This is definitely a book that can be expected to be assigned in any linguistics course, but it was worth it for the purposes of my conlanging research.
The writers of this book make the case that the analysis of grammar–specifically the grammatical morphemes–through a diachronic perspective. The method of research that they used was to take languages from separate phyla, and compared the grams within them.
Joan Bybee, revere Perkins, and William Pagliuca
Before collaborating as one collective author, they had already published works that they frequently reference throughout this book. They make frequent references to their past research, however they do not use we rather they simply cite their research the same way they do with the other scholars. They had improved on being able to test their hypotheses than when they previously did so in 1991.
Bybee and Pagliuca, specifically, have previously argued that words like will, shall, and be going to retained their original usages, their meanings have changed.
Diachrony is a major theme of the book, since it ultimately showcases the stages of progression from separate phoneme to an affix through phonological reduction. Not only that, but there is also the progression from one specific meaning to a abstract, generalized meaning. As such, in the middle of the book, the authors actually get into detail about the words that were typically used in the ancient forms of the languages until they ended up generalizing. Those words include “to finish” (when using past tense) and “to have” (when referring to a recurring action); as well as “to be” and “to come.” Of course, this opens up a new discussion about how the word “to finish” could refer to a completed action or an action that recurs from the past to the present.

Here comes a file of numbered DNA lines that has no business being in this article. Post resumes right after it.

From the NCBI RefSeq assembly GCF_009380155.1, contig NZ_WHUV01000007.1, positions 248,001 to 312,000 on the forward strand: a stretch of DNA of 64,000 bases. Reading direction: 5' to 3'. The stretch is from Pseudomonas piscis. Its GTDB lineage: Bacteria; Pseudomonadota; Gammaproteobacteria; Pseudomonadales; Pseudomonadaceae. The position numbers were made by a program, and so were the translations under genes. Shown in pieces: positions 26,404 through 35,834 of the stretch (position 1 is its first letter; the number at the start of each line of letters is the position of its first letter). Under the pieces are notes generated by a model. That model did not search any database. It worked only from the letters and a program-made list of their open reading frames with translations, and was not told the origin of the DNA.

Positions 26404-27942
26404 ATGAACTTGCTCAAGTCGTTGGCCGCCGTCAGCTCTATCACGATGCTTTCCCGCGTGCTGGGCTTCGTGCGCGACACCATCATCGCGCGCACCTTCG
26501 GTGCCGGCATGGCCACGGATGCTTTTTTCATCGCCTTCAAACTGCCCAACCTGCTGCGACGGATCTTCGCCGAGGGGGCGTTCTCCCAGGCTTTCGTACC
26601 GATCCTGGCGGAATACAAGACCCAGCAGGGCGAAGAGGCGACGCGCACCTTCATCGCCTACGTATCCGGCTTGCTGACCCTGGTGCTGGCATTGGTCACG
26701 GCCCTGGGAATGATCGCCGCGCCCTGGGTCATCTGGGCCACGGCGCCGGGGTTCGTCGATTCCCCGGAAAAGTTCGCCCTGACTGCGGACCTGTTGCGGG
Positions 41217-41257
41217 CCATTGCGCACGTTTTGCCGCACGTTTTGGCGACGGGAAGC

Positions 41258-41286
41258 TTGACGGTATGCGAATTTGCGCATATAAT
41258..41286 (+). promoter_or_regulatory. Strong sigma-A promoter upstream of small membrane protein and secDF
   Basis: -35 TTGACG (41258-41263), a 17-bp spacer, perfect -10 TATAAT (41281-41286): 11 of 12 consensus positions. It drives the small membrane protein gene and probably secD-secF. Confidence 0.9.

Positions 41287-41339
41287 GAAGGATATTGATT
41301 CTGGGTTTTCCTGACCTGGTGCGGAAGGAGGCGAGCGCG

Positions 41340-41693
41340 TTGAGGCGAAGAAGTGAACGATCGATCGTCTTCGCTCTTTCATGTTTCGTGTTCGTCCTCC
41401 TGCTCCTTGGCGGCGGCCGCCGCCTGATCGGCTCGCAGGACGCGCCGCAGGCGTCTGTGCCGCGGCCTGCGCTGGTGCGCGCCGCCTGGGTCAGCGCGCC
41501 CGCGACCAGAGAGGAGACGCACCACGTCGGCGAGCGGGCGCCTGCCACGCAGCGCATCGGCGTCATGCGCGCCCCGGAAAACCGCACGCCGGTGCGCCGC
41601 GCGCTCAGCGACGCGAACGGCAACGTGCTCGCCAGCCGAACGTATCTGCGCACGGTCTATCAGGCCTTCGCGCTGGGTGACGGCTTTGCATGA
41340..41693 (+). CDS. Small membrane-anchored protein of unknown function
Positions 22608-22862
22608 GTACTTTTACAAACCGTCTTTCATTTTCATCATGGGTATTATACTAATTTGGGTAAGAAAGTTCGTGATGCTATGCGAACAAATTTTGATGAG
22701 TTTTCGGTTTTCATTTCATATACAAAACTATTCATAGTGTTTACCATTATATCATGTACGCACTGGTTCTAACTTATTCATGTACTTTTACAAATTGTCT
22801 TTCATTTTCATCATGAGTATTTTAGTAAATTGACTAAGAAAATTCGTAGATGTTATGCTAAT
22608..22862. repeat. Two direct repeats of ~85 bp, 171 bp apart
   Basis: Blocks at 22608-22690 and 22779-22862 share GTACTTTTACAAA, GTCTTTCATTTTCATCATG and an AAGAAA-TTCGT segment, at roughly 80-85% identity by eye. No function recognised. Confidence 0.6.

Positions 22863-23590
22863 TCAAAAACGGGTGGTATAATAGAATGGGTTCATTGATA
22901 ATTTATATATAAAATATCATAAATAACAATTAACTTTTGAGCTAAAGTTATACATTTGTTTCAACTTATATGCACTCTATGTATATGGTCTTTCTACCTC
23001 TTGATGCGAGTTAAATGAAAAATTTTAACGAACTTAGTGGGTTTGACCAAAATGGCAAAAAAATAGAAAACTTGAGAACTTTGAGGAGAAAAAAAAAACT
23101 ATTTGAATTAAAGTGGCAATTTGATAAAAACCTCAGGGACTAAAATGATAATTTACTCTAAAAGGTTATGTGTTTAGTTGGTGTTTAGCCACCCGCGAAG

While they argue that unidirectionality is a recurring theme in many if not all languages, they further noted that not all grammaticizations are the same. The usage of affixes in other languages are different from others. In Romance languages, the words “to have” and “to be” with the past participle construction developed into the perfect case in Spanish; while the spoken perfective in French developed from an older perfective inflection. Sometimes, instead of the affixations of words, the opposite might occur if the grammar becomes so complicated that periphrasis might be used.
There are also differences in the the resultative and the completive stages. While completives result from dynamic verbs, since they result in change and movement in a situation; resultatives spring from static verbs, because resultatives usually apply to intransitive verbs.
There is a lot of importance of cognitive and communicative contexts behind grams, since they ultimately shape their new formations. They do not provide an entirely new meaning, rather ones that they inherit through the social context. As such, this would involve the use of temporality when dealing with that transitioning stage. The use of space and time becomes distinguished when there is a predicate involved, specifically detailing the situation that is happening. If it happened in the past but is continuing, then an imperfective would be used, just like in the English language; but if the action was completed, then the use of simple past would be used; on and on.